"Tomorrow." That was the final line of Aaron Sorkin's memorable television drama, "The West Wing," which came to an end in 2006.
The scene: President Jed Bartlett and First Lady Abbey Bartlett find themselves aboard Air Force One for a final flight following the inauguration of the new president. The couple look careworn and melancholy. Abbey asks Jed for his thoughts, and Jed replies with one of the most memorably-delivered and poignant lines in television history. Roll the credits.
"Tomorrow." In all its simplicity, the single word captured the immensity of the former president's uncertainty and anxiety at a moment of transition. We might imagine the fictional President Bartlett identified with Moses in this week's Torah reading, Parashat Pinchas.
At this point in the Book of Numbers, we find Moses' term of service moving toward a conclusion and God begins planning for his succession. God tells Moses, "Single out Joshua son of Nun, an inspired individual, and lay your hand upon him. Have him stand before Eleazar the priest and before the whole community, and commission him in their sight. Invest him with some of your authority, so that the whole Israelite community may obey" (Numbers 27:18-20).
Hearing these instructions could not have been anything but painful for Moses. The leader of the Israelites for so long, how could he imagine anyone else in his place? And yet, they were perhaps comforting too. There would be no power vacuum. God would not let the progress of the last forty years fade away. The political transition would be a smooth one, free of upheaval and discord.
Like so many verses in the Torah, God's instructions are more than they seem, of course. Our commentators puzzle over the meaning of the phrase "commission him in their sight" (v. 19). What does this entail?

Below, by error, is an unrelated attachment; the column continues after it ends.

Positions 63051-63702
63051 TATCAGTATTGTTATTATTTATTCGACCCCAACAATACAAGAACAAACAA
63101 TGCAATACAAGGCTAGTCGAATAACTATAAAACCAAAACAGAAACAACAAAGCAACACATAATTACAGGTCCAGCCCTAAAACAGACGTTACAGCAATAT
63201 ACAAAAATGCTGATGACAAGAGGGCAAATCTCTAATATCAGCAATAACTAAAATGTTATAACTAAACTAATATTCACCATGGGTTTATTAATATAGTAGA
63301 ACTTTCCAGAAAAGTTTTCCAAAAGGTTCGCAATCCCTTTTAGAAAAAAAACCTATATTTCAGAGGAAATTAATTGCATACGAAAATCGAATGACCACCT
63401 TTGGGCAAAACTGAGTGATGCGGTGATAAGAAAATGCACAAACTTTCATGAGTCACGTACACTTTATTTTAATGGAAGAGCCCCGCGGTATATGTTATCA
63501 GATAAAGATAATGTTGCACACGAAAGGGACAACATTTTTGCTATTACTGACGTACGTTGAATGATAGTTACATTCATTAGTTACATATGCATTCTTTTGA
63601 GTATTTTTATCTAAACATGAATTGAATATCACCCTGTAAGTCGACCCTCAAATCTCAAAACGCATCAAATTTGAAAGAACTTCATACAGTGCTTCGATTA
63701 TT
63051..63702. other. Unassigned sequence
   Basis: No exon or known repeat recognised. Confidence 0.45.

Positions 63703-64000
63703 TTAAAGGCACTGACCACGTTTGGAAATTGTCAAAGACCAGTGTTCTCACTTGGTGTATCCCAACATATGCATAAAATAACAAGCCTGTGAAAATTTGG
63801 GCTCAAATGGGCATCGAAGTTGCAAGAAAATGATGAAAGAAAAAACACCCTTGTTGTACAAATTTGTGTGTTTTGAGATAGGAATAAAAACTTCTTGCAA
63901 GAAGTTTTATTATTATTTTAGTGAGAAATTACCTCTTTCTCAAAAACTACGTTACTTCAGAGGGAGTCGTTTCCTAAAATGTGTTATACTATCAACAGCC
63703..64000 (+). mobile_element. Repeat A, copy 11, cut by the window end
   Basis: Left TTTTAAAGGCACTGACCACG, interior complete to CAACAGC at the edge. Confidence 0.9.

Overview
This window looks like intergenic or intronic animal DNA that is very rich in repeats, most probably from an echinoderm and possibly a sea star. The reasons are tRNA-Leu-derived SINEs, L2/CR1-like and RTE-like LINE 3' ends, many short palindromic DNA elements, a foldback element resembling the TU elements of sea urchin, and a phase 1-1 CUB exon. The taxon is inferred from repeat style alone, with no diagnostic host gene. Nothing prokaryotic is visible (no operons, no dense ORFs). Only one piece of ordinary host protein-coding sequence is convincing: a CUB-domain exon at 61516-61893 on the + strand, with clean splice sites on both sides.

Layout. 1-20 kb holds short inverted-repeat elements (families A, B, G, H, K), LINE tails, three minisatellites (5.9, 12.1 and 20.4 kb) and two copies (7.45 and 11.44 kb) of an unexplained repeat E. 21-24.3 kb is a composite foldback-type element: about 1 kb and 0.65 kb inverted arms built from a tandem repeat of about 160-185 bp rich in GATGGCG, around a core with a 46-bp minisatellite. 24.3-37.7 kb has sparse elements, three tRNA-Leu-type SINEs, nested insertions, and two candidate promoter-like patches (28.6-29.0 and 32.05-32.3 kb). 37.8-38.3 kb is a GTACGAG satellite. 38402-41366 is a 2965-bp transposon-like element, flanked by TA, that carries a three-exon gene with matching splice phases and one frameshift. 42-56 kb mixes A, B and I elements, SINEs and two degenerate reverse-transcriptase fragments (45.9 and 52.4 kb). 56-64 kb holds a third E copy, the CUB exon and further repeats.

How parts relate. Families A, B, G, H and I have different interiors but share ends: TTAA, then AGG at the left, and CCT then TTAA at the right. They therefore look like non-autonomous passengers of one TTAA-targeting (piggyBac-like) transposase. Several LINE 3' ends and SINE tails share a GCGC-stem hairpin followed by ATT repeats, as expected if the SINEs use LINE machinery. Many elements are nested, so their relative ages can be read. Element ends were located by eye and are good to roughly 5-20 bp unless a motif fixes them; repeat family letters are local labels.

According to Rashi and the midrash, Sifrei, Joshua's "commissioning" involved Moses giving his young successor a public charge. Joshua should know, the midrash explains, that the people are "troublesome and insubordinate" and despite the fine trappings of his office, leading them into the Promised Land will be no picnic.
Nachmanides, however, takes issue with this interpretation. A gifted Jewish communal leader himself, he suggests that it is improbable Moses would have spoken so harshly about the people in a public address, that is, "in the sight" of all the Israelites. Such advice would be more appropriate for a private chat.
Rather, Nachmanides teaches, Moses instructed Joshua in the proper administration of Israelite government and justice. Such words would instill popular confidence in Joshua's leadership, for he is Moses' disciple. "They will know that Joshua will walk before them along the paths of truth, since his master commanded him to do so," Nachmanides writes.
In a few months' time, the United States will inaugurate a new (nonfictional) president. Over the last two centuries, various traditions have emerged commemorating this event. On January 20th, there will be a parade down Pennsylvania Avenue; ceremonies on the Capitol steps; the Chief Justice of the Supreme Court will administer the presidential oath of office; prayers will be uttered, poetry recited, and speeches intoned; all followed by lavish festivities. In perhaps the most intimate and unheralded of inauguration rituals, President Obama will write a private letter to his successor and leave it in the Oval Office.
None of these events, except for the oath, is prescribed by the United States Constitution. The Constitution stipulates only that the new president, "Before he enter on the Execution of his Office . . . shall take the . . . Oath or Affirmation" and that he [or she] should be inaugurated on the "20th day of January." Yet, we — our leaders and the people they lead — need these rituals. We need them for the same reason that the Children of Israel needed to see Moses "commissioning" Joshua with their own eyes.
We need to see, see with our own eyes, that our leaders respect the basic institutions of government. We need to observe the transfer of power and know that one generation's leadership has given way to another peacefully. All tomorrows are filled with anxiety. And we need to be able to imagine, even in cynical times like ours, a tomorrow full of the possibility for renewal, change, and hope.
Rabbi Joseph A. Skloot is assistant rabbi at Washington Hebrew Congregation and a doctoral candidate in history at Columbia University. He is chair of the CCAR's Worship and Practice committee.